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No deal, no steel: US trade envoy threatens to sink NAFTA

No deal, no steel: US trade envoy threatens to sink NAFTA
President Donald Trump’s chief trade negotiator has threatened to scupper the free trade deal with Canada and Mexico if no changes are made. US Trade Representative Robert Lighthizer said bilateral accords could replace it.

On Monday, Lighthizer warned that time was running “very short” for the talks in Mexico City to finalize changes to the 1994 North American Free Trade Agreement (NAFTA). "We would prefer a three-way tripartite agreement,” he said, but: “If that proves impossible, we are prepared to move on a bilateral basis."

The Washington envoy held out exemptions from the looming tariffs of 25 percent on imported steel and 10 percent imported aluminum, which are set to be formally announced this week, as an incentive for the two neighboring countries to agree on a new deal.

Mexican Economy Minister Ildefonso Guajardo, who represented his government at the talks, tweeted that including Mexico and Canada in the import tax regime was not the way to a “new NAFTA.”

"We should be excluded because the most integrated steel industry in the world is the North American steel industry," Guajardo told reporters later.

Trump, however, believes that tariffs should only be lifted once a “new and fair NAFTA” agreement is signed. In a series of tweets, Trump also accused Mexico and Canada of harming the US agricultural industry and also accused Mexico of not doing enough to stop narcotrafficking.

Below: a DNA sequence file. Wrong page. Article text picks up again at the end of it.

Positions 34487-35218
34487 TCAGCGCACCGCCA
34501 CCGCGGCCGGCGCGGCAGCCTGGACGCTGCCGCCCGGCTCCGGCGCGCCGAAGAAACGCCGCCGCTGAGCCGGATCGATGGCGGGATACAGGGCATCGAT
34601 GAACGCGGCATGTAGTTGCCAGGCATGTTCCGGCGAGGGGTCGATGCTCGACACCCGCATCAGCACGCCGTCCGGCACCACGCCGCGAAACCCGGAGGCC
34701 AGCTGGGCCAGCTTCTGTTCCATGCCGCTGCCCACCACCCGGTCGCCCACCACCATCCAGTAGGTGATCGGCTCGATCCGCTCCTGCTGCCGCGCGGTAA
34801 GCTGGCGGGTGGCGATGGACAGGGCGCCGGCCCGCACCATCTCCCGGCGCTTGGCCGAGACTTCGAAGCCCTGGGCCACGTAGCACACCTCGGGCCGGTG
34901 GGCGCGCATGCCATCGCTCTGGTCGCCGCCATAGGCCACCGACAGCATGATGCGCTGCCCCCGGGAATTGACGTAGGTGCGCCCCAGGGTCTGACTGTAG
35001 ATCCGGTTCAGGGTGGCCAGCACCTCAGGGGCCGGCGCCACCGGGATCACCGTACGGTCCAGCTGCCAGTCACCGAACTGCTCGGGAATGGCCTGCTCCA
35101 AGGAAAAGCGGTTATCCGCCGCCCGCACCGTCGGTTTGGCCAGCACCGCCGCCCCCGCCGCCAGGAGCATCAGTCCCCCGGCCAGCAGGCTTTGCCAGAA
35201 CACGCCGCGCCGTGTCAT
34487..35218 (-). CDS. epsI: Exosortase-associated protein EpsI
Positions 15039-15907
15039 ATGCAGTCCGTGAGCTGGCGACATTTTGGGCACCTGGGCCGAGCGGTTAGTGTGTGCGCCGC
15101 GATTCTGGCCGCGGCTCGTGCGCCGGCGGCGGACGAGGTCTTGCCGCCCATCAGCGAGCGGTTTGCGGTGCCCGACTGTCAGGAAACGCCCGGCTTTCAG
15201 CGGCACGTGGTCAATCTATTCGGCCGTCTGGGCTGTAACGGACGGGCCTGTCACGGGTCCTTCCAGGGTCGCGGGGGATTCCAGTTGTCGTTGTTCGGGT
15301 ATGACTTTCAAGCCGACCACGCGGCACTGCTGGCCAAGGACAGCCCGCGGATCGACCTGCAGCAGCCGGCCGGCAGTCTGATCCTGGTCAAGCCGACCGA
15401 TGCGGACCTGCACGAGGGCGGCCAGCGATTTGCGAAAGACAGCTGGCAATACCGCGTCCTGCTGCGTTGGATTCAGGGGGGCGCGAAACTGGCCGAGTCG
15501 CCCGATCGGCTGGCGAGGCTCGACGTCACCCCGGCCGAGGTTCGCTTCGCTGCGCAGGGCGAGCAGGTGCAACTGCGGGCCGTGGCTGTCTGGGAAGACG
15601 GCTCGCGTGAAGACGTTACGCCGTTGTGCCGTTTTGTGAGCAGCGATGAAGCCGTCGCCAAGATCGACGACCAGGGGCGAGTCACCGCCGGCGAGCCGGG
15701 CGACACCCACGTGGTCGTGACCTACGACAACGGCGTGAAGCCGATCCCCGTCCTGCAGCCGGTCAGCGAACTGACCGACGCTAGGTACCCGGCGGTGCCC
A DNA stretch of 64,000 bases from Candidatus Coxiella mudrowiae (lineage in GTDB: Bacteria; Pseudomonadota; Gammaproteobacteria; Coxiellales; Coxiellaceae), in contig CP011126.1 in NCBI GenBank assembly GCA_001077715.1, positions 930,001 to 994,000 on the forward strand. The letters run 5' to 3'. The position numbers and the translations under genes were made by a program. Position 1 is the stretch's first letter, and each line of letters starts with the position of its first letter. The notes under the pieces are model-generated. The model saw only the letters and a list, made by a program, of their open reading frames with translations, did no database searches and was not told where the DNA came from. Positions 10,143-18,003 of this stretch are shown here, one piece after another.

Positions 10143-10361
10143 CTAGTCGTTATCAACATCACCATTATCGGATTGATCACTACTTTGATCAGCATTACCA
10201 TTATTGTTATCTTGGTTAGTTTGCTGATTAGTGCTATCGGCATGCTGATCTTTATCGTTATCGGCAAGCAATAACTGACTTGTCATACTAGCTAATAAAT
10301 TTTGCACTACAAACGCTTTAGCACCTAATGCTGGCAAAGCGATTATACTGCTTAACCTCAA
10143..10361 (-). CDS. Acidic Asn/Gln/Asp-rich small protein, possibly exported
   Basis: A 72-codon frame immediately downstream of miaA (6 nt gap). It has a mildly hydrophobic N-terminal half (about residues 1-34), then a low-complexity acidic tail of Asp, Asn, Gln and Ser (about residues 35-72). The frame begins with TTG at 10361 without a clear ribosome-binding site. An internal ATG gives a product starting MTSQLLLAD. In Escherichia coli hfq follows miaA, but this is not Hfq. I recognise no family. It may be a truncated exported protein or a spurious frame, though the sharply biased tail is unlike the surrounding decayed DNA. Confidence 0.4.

Mexican Foreign Minister Luís Videgaray tweeted back that halting drug trafficking was a “shared responsibility.”

The US President also faced opposition from the Republican party in Congress over the tariffs. “We are extremely worried about the consequences of a trade war and are urging the White House to not advance with this plan,” AshLee Strong, a spokeswoman for House Majority Leader Paul Ryan (R-Wisconsin). Senator Jeff Flake (R-Arizona) also warned against a “trade war.”

Canada and Mexico are the second and third greatest US trading partners, each accounting for more than $500 billion in trade per year, almost rivaling China and the 28 European Union member states combined. NAFTA, signed by former President Bill Clinton in 1994, has been criticized as a disastrous deal for US manufacturing jobs by the same labor unions that backed his election campaign as well as his wife, Hillary’s.

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